Years from now, anthropologists will debate the exact moment that the genre of the entertainment safety video crossed over from the sublime to the ridiculous. To save them time, I’m positing that the meme finally killed it off, and it was the incredible success of Delta’s Internetest Safety Video on the Internet that done it in.
How can over 9 Million views on YouTube be a bad thing, you ask?
UPDATE Delta has taken its most popular safety video of all time private. A story in itself, which I am investigating with the airline. However, the internet never forgets so for the purpose of posterity, here is the original.
Because they urge you to best that incredible success, and result in this:
[Update Note: I have not yet found the follow-up video which was also pulled to private, but it’s just more of the same above with a bit of a stretch.]
Is this the death toll of the creative marketing/safety attention getter? If so, is that a bad thing? Not necessarily.
Perhaps it is time to remember that these are Safety Videos–and put greater emphasis on the safety part.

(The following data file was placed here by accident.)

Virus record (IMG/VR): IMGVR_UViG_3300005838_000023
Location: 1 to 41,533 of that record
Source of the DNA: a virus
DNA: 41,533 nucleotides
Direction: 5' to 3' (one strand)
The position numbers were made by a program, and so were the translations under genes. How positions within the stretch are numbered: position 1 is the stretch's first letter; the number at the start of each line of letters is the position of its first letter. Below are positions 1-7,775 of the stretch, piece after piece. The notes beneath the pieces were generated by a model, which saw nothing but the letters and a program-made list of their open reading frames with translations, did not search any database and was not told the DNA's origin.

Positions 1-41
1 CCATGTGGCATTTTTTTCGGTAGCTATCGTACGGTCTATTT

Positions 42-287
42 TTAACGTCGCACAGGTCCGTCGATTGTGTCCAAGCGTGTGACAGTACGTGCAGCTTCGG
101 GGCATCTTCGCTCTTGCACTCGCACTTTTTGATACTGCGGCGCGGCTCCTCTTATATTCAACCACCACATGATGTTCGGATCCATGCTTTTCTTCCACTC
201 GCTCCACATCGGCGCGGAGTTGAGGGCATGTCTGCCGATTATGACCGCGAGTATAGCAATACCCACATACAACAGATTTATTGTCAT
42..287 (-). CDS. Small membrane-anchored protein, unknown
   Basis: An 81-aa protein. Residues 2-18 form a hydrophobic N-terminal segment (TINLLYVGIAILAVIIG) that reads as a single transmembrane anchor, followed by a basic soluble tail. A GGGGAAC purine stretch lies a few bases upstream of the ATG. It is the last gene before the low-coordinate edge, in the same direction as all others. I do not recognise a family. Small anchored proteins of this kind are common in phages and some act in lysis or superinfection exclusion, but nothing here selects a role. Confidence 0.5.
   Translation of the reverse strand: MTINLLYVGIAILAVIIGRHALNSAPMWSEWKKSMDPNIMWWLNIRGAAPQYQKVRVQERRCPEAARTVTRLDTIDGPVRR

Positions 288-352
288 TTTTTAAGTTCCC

Perhaps it is also time that airlines find a new and unexpected way to differentiate their brand and connect with customers.
Sometimes too much success at the box office leads to a flop. The ‘If everyone is doing it, why don’t we?’ approach will ultimately lead to audience exhaustion.
Unless you’re a Zombie. Zombie tropes last forever, it seems. Vampires too. I’m not suggesting either of these themes make it on to tomorrow’s IFE and computer screens as safety videos. Please.
I’d argue there is still plenty of room for engaging safety videos in the industry. The idea of getting an audience to pay attention to something which could save their lives, and which they would otherwise ignore, is sound.
We can simply tone it down a few notches. And perhaps find new ways to engage online with customers in meaningful, lasting ways, and not just trying for that short-lived viral fame.
If you’re in airline marketing, perhaps this bell toll is an opportunity: a nudge to put on your thinking cap, a helpful hint that it’s time to generate the next wave.
Maybe that next wave is getting people to try living “offline” for a while. A good shot of analogue could be the cure for digital exhaustion. Who knows. We’ll find out.
These critical observations could bring with them a very positive message: “We’re looking forward to the next big thing. Surprise us!”